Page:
Saturday, December 05, 2009

Sunday Classics preview: An old Tchaikovsky hand holds up


Eugene Ormandy and the Philadelphia Orchestra rehearse (1960).

by Ken

No, I still don't know what tomorrow's Sunday Classics post is going to be, but it does seem likely that one Sunday this month we're going to have a Second Annual "It's a Tchaikovsky Christmas" post, and it happens that the other CDs I mentioned last night -- of performances I always considered "basic library" items on LP (in last year's post on the Tchaikovsky ballets, I wrote in connection with Eugene Ormandy, longtime music director of the Philadelphia Orchestra: "The single LP's worth of each [of the three Tchaikovsky ballets] that he recorded for Columbia Masterworks ranks with the great Tchaikovsky on records.") but hadn't yet heard on CD -- are of music from Tchaikovsky's ballets. More often these days I listen to recordings of the complete ballets rather than excerpts, and also, since most of my listening is done "on the go," on CD, so it's been awhile since I've listened to those much-loved old Ormandy Tchaikovsky LPs.

Then this week I was rummaging through the $1.99 bins of my used-CD emporium, and what did I find but first one, then two, then all three of the Ormandy-Columbia Tchaikovsky ballets on CD. Now at regular price these would be somewhat economical for an average of 53 minutes -- though in line with what I suggested last night, 53 wonderful minutes may represent better value than 80 plodding ones. Of course, at $1.99 each, it was a no-brainer. Or at least should have been. Apparently my brain wasn't working all that well. When I got home I discovered that I had the Swan Lake and Sleeping Beauty CDs, but not the Nutcracker one. I couldn't get back to the emporium till two days later, and by then it was gone.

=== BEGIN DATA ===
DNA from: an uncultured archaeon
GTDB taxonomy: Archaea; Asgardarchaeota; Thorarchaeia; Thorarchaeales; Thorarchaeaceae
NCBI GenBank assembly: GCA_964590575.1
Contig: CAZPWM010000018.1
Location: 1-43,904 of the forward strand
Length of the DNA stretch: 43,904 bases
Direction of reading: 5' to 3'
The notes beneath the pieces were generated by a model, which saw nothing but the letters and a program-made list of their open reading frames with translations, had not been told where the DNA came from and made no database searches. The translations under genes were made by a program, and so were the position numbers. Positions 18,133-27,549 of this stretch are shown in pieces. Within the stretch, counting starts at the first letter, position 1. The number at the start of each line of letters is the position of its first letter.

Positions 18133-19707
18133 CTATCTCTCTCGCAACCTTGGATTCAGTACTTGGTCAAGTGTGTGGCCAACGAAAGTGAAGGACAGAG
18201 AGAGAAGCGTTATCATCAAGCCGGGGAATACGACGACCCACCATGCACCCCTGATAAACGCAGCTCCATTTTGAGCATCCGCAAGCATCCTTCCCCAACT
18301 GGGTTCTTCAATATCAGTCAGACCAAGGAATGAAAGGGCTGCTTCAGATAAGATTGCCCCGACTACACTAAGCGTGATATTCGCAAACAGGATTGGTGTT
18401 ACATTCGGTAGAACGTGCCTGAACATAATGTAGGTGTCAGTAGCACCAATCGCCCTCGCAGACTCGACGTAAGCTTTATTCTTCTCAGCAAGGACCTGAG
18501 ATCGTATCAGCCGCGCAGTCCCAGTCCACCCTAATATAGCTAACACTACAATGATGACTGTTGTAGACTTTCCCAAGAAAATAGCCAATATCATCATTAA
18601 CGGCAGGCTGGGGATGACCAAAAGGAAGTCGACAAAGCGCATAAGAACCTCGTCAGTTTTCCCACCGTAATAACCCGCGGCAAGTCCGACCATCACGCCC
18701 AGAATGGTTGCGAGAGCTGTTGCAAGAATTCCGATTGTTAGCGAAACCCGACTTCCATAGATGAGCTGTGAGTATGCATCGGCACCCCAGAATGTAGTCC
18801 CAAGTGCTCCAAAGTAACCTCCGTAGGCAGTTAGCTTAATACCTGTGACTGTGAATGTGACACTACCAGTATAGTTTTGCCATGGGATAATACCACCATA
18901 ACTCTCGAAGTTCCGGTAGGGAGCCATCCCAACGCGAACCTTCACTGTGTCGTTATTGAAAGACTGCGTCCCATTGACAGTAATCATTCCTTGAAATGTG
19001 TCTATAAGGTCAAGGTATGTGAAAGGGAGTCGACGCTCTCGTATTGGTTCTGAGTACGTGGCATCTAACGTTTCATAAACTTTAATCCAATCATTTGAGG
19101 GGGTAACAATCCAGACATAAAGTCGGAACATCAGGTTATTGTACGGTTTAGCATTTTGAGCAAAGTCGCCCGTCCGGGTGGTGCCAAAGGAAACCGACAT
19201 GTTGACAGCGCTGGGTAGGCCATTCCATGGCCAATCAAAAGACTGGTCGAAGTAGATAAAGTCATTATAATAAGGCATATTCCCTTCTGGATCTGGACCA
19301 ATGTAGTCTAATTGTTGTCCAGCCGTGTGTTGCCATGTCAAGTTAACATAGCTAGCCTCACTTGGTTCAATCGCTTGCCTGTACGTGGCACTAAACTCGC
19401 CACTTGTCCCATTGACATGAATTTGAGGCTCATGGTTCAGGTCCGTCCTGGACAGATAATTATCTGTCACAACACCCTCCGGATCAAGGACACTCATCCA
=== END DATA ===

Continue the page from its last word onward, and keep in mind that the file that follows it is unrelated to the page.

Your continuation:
Nevertheless, the Swan Lake and Sleeping Beauty CDs easily lived up to, and perhaps exceeded, my memories. Here are some samples.

The Sleeping Beauty, Op. 66

In the Introduction, note that Ormandy doesn't have to take a lickety-split tempo to create excitement. He does it with the sheer unforced power and drive and sonic luster of the Philadelphians' playing. The luster of the Philadelphia strings of that era is (or should be) legendary. In the Act III "Pas de quatre" we get a sampling of the brilliance and virtuosity of the Philadelphia woodwinds as well. Note the suppleness and ease and, where called for, lightness of touch. And for all that the recording is 48 years old, I've never heard a more beautiful orchestral recording.


Act III: Pas de quatre

Swan Lake, Op. 20

Moving backward in time to Swan Lake, from which we hear first the ravishingly shaped Act II "Pas d'action" (the violin soloist is presumably the orchestra's longtime concertmaster Anshel Brusilow), and then one of the series of national dances, the Mazurka, from Act IV.

Act II: Pas d'action

Act IV: Mazurka

Philadelphia Orchestra, Eugene Ormandy, cond. Columbia/Sony, recorded 1961


Just because of my shoddy shopping skills? Doesn't seem quite fair.

OK, let's go back to the recording that set off last year's celebration of the Tchaikovsky ballets: the set of all three as recorded by the celebrated ballet conductor-arranger-composer John Lanchbery with the Phiharmonia Orchestra in 1981. Actually, at that time I wasn't able to let you hear any of the Lanchbery performances, which I found myself enjoying so much more on CD than I had in many attempts at the LPs. Here are the "miniature" Overture and the beautiful climax of Act I.

The Nutcracker, Op. 71


Waltz of the Snowflakes (Act I finale)

Ambrosian Singers (in the "Waltz of the Snowflakes"), Philharmonia Orchestra, John Lanchbery, cond. EMI, recorded 1981


The current list is here.

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